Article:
Expected years in retirement

The indicator of expected years in retirement illustrates the average years of remaining life expectancy from the age of labour market exit. The indicator demonstrates how pension systems interact with labour market exit and reveals the financial pressures on the pension system in the context of an ageing population.

Men and women can expect to spend respectively 17.8 and 22.5 years in retirement on average (Figure 5.13). The most recent calculations of expected years in retirement exceed 20 years for men in Austria, Belgium, France, Greece, Italy, Luxembourg and Spain (Figure 5.13, Panel A). The duration exceeds 25 years for women in Austria, Belgium, France, Greece, Italy, Luxembourg, Slovenia and Spain (Figure 5.13, Panel B). The number of expected years in retirement was notably low for men in Korea and Mexico – less than 14 years – and for women in Korea, Mexico and Turkey – under 20 years.

Women can expect to spend, on average, almost five years longer in retirement than men. In most Eastern European and South American countries, as well as in Portugal, the gender gap was at least six years. Longer periods in retirement expose women to old age poverty, in particularly in those countries where price indexation of pension payment magnifies the gender pay gap.

The expected years in retirement for women in emerging countries varies from 25 years in Costa Rica to 18 years in South Africa. The variation is less for men, who can expect 13 to 15 years in retirement. While the effective age of labour force exit in Costa Rica was more than nine years lower for women than for men, the difference in South Africa was only one to two years.

The average expected number of years in retirement across OECD countries has increased over time. In 1970, men in OECD countries spent, on average, ten years in retirement and by 2017, this average increased to 18 years (Figure 5.14, Panel A). The increase in the expected years in retirement was similar for women; increasing from 14 years on average in 1970 to 22 years in 2017 (Figure 5.14, Panel B).

The increase in the expected years in retirement from 1970 to 2017 is due to both a drop in the effective exit age from the labour force and increased longevity. The effective age of labour force exit decreased gradually from 1970 to the late 1990s for both men and women. After a few relatively stable years, the average effective exit age started to increase slowly from the early 2000s. It increased by two years for both men and women between the mid-2000s and 2017.

Life expectancy at the effective exit age from the labour force increased substantially during this period, particularly for women, and over the last two decades for men as well. In the last few years, this increase in life expectancy at the effective exit age has been fairly equal to that of the effective exit age from the labour market, and potential years in retirement have stabilised.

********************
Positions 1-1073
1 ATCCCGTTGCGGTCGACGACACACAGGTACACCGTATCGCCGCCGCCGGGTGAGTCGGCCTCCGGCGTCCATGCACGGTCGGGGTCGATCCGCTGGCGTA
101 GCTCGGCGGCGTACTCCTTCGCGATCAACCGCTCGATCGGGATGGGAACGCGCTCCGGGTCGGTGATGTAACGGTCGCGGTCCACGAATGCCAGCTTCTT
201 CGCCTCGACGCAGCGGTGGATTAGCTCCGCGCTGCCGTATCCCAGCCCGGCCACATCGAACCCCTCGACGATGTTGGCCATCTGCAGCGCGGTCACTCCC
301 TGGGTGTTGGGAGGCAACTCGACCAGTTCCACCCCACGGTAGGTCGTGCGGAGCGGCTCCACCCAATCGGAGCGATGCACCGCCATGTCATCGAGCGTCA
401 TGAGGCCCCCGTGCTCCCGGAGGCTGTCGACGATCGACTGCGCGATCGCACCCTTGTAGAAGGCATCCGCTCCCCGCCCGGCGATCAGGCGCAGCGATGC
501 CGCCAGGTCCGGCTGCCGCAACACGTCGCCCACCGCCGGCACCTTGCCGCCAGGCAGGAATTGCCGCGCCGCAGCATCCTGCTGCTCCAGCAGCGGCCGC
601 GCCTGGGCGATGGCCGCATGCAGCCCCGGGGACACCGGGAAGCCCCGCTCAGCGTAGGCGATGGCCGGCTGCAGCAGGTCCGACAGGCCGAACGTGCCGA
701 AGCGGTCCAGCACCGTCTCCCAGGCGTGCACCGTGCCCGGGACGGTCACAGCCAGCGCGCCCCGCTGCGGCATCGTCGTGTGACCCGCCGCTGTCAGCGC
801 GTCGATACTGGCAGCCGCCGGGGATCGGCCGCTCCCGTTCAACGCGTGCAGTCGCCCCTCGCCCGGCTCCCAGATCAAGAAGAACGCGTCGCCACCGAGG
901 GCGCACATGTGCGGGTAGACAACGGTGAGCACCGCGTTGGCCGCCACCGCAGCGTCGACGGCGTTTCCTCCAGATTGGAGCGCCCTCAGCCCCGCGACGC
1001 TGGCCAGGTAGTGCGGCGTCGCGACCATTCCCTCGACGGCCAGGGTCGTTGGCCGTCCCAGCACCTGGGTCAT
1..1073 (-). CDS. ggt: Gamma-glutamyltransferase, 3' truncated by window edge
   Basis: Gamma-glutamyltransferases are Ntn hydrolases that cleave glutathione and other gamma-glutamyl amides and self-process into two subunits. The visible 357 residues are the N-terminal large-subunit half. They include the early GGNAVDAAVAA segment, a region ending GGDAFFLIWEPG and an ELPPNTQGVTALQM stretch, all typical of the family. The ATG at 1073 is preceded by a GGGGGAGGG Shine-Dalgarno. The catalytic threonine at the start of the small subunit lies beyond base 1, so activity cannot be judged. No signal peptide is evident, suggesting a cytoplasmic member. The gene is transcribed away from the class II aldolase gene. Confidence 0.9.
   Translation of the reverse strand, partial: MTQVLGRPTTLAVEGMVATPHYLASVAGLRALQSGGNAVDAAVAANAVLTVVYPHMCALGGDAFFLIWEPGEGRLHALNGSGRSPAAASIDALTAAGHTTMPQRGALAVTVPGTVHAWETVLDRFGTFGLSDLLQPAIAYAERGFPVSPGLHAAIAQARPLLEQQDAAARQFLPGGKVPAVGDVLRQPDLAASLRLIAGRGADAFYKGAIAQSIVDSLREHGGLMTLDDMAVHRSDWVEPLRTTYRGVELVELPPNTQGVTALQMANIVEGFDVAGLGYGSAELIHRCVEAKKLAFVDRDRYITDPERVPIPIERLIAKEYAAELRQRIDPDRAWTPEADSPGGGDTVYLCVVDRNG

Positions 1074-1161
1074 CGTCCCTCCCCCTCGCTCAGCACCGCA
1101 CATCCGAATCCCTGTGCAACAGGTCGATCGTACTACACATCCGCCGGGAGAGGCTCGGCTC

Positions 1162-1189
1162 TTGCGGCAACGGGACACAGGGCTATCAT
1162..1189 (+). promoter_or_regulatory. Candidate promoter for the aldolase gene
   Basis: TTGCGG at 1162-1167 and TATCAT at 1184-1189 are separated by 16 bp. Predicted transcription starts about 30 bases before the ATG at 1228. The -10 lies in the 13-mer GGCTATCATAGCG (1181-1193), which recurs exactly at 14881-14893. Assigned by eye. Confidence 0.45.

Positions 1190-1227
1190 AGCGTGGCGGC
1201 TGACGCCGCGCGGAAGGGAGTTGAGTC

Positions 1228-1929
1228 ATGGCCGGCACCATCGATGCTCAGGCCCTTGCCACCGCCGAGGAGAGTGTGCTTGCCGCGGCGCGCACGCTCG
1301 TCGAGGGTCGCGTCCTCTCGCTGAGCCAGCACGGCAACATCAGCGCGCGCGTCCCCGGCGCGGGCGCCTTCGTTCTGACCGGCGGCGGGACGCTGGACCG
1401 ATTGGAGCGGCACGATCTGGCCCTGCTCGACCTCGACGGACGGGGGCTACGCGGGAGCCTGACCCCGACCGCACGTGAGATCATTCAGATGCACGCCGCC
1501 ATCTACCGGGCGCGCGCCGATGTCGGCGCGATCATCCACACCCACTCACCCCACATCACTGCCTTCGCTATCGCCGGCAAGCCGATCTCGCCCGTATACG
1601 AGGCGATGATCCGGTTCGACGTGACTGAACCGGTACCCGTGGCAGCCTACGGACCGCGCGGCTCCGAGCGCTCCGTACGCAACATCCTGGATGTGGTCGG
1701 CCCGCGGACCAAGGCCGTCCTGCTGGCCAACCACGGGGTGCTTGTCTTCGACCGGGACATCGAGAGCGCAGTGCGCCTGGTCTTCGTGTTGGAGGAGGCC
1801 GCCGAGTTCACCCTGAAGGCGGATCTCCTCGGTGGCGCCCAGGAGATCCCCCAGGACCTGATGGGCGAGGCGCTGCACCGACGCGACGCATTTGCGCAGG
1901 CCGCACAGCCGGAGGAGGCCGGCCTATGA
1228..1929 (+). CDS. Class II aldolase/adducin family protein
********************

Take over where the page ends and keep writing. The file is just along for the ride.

Definition and measurement

Expected years in retirement is a calculation of remaining life expectancy from the time of effective age of labour force exit for men and women.

The average effective age of labour force exit is calculated as a weighted average of (net) withdrawals from the labour market at different ages over a five-year period for workers initially aged 40 and over. In order to abstract from compositional effects in the age structure of the population, labour force withdrawals are estimated based on changes in labour force participation rates rather than labour force levels. These changes are calculated for each (synthetic) cohort divided into five-year age groups. For more discussion see OECD (2017).

Estimates of the number of years of additional life are calculated based from the UN World Population Prospects, the 2017 revision dataset.

Further reading

OECD (2017), Pensions at a Glance 2017: OECD and G20 Indicators, OECD Publishing, Paris, https://doi.org/10.1787/pension_glance-2017-en.

Figure notes

Figure 5.14: OECD refers to an unweighted average of 36 OECD countries; 1970-95 data are trended from 28 countries, as information for Czech Republic, Iceland, Israel, Latvia, Lithuania, Mexico, Slovak Republic and Slovenia is not available from 1970.

5.13. Women spend almost five more years in retirement than men
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Source: OECD (2017), Pensions at a Glance 2017, OECD Publishing, Paris, https://doi.org/10.1787/pension_glance-2017-en.

 StatLink http://dx.doi.org/10.1787/888933938971

5.14. Men and women spend 7.5 more years in retirement in 2017 than in 1970
Trend in age at labour market exit and years in retirement, 1970 to 2017, OECD average
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Source: OECD (2017), Pensions at a Glance 2017, OECD Publishing, Paris, https://doi.org/10.1787/pension_glance-2017-en.

 StatLink http://dx.doi.org/10.1787/888933938990

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